Most writers are also voracious readers. Most writers have favorite authors whose work they seek out. as you become more and more familiar with your favorite author's writing, you will begin to detect an underlying theme—a sense of the author's mind-set and worldview.
For instance, if you read Victor Hugo's Les Miserables, you will be struck by the balance he strikes between idealism and cynicism, duty, and higher duty. The character of Jean Valjean is nicely balanced not only by Javert but by the Thenardiers and Marius as well. Hugo is telling us that life presents challenges, how we accept those challenges determines what kinds of lives we will lead.
If you read the works of Charles Dickens, you will encounter a rare love of language, a skilled insight into the human condition, a powerful streak of irony and outrage, all tempered with an enormous affection for people of goodwill. Coming into the modern realm, if you read Trevanian, you find that many of his characters represent jaded competence dragged back into action. Tom Clancy's heroes represent idealism and competence, the kind of people we want to be.
In the science fiction domain, the stories of Robert A. Heinlein are almost always about the competent man, or at least how he became the competent man. The works of Jack Vance are deliciously nasty and ironic. Harlan Ellison's stories are a scream of consciousness—outrage at the immorality of the universe. Anne McCaffrey's stories are romantic and adventurous, but well cognizant of the discipline necessary for success. Theodore Sturgeon relished the complex dance of emotions when the lives of human beings intersect; he celebrated the joy of being human like no other author in the genre.
Spider Robinson is the only living author who comes close to Sturgeon's love of humanity; his stories are about healing and celebration—combining a healthy mix of music, laughter, and dreadful puns. Isaac Asimov's stories are a testimonial to science in all its forms; he celebrated intelligence for its own sake. Roger Zelazny celebrated adventure. A.E. Van Vogt operated in a dream-time of his own making.
Alfred Bester was a firework explosion of style, idea, and aspiration towards the stars. J.R.R. Tolkien loved the details of the world he created so much that he painted them with painstaking care. Every author has his own way of looking at life. And every author demonstrates it with every story.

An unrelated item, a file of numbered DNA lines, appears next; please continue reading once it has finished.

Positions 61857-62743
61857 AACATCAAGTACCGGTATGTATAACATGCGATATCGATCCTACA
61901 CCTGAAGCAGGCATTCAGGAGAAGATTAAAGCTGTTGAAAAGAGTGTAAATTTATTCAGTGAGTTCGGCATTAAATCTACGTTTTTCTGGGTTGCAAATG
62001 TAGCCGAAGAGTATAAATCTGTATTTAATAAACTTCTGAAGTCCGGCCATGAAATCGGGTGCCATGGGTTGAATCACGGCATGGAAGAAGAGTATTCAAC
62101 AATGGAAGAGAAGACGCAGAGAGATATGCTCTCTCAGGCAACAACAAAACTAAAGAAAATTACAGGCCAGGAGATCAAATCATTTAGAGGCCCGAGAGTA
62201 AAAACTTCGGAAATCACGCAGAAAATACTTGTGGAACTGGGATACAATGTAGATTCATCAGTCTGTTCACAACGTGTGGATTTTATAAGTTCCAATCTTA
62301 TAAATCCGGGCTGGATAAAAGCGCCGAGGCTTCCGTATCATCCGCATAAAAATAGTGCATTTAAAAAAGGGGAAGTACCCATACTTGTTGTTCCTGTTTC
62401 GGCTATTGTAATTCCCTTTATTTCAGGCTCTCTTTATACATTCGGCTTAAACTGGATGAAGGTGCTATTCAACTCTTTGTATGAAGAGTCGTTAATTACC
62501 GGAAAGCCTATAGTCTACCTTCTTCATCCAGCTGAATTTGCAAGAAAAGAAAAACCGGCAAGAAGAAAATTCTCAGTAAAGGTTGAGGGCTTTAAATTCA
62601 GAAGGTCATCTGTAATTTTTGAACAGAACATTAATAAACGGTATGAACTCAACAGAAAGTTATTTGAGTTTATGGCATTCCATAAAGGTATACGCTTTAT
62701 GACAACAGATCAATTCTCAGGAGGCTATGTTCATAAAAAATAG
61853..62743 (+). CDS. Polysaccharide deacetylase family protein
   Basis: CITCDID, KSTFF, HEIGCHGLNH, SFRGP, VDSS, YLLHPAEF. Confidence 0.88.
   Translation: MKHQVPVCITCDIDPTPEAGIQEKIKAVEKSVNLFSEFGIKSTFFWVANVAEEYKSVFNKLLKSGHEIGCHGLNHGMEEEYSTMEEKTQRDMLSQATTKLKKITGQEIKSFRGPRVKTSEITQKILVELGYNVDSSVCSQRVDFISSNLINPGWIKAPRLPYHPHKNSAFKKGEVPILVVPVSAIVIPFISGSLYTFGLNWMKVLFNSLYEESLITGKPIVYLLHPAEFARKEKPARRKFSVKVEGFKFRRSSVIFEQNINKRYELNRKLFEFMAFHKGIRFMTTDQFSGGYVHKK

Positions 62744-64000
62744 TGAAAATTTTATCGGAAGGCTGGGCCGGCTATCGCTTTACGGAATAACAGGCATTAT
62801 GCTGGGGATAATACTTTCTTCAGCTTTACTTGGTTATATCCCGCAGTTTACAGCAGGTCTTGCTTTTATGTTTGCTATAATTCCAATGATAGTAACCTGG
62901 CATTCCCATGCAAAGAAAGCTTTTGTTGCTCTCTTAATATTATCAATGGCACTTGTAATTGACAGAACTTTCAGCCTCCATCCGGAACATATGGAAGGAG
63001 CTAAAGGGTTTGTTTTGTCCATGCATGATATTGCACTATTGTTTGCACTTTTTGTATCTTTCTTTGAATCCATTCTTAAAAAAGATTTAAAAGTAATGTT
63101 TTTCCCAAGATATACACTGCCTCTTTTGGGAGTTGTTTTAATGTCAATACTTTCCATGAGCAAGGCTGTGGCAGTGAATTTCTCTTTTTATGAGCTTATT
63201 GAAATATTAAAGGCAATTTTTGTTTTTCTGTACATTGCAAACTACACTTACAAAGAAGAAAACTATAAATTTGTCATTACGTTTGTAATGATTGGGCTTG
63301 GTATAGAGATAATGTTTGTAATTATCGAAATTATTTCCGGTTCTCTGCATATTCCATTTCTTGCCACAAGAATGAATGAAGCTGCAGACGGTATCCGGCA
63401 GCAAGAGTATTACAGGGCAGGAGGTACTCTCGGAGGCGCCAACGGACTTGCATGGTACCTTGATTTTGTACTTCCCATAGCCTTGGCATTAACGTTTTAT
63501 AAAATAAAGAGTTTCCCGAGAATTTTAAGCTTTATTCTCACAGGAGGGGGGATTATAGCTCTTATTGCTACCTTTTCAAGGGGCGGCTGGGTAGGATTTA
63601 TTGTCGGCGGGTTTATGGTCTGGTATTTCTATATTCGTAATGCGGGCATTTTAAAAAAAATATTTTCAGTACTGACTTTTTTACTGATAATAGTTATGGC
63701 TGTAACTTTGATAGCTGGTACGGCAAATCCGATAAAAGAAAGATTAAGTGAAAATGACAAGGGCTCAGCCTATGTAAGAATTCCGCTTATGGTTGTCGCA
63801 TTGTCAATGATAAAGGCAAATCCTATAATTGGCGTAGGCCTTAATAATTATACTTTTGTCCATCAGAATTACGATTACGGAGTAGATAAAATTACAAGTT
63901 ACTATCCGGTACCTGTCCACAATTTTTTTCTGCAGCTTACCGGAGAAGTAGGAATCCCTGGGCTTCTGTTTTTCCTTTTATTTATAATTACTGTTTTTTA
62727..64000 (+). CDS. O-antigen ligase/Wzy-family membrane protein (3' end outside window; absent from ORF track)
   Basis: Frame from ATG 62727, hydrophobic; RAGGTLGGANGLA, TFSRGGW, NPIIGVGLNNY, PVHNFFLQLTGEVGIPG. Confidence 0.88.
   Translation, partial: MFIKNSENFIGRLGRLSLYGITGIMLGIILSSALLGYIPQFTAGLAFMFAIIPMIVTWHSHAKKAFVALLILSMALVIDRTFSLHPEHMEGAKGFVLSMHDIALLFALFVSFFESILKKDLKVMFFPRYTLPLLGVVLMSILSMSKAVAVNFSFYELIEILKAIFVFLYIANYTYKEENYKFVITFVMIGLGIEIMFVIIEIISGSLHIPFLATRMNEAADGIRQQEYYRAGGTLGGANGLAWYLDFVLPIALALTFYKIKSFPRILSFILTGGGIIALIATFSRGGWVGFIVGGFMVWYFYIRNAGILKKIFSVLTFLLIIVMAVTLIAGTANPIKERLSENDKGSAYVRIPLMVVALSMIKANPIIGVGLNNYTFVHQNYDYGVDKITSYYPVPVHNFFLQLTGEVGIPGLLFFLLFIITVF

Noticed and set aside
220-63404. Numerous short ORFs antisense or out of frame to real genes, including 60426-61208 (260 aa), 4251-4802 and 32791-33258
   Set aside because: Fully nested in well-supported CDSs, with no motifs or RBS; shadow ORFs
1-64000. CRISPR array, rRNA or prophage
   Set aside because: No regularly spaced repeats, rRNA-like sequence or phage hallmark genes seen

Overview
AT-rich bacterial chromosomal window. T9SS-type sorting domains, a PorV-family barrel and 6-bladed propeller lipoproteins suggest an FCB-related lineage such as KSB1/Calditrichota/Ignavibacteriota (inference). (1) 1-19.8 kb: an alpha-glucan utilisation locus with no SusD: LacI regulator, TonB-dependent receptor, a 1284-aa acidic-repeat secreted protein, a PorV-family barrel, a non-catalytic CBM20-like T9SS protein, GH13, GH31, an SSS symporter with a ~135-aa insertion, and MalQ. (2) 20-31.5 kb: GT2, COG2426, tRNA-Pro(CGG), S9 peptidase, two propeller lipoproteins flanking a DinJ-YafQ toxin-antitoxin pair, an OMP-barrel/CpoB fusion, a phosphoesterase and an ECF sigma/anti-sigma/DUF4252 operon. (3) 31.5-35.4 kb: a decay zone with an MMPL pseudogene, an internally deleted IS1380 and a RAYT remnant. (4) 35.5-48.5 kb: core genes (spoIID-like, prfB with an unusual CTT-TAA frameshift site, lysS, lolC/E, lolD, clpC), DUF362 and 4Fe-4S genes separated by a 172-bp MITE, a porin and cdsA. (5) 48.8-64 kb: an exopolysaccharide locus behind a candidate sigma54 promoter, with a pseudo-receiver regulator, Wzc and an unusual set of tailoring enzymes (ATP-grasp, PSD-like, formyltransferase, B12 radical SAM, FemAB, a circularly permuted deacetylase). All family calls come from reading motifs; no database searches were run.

Some authors love their characters and take them on marvelous journeys. Some authors love their ideas and explode them in cascades of extrapolation. Some authors engage in political or sexual screeds. (And sacrifice the story on the altar of ideology—Ayn Rand is the best example.) Some authors are self-indulgent to the point of shamelessness. And some authors demonstrate such a truly admirable engagement with humanity that they justify the invention of language as a tool of communication.
When I have had these discussions with writing classes, the question is invariably asked, "What's your theme?"
This is a question that every writer should ponder. "Just why am I writing? What am I saying? What effect am I having on the reader? What effect do I want to produce?"
In my life, I've noticed that situations continue to occur that drag me out of my comfortable chair and put me on the front lines of confrontation and growth. These are called adventures. And as a result of every adventure, I've learned something not only about the world but also about myself—I've become a better person for having been thrust headlong into my own life.
So when folks ask me what's my theme, I say "I'm the involuntary human." I'm the guy who was blithely and unconsciously heading along his own comfortable rut, until life dragged me, kicking and screaming every inch of the way, into my own humanity. And my stories reflect that. My stories are about people waking up to the adventure of their own lives.
What are your stories about?
Learn more about Worlds of Wonder: How to Write Science Fiction and Fantasy.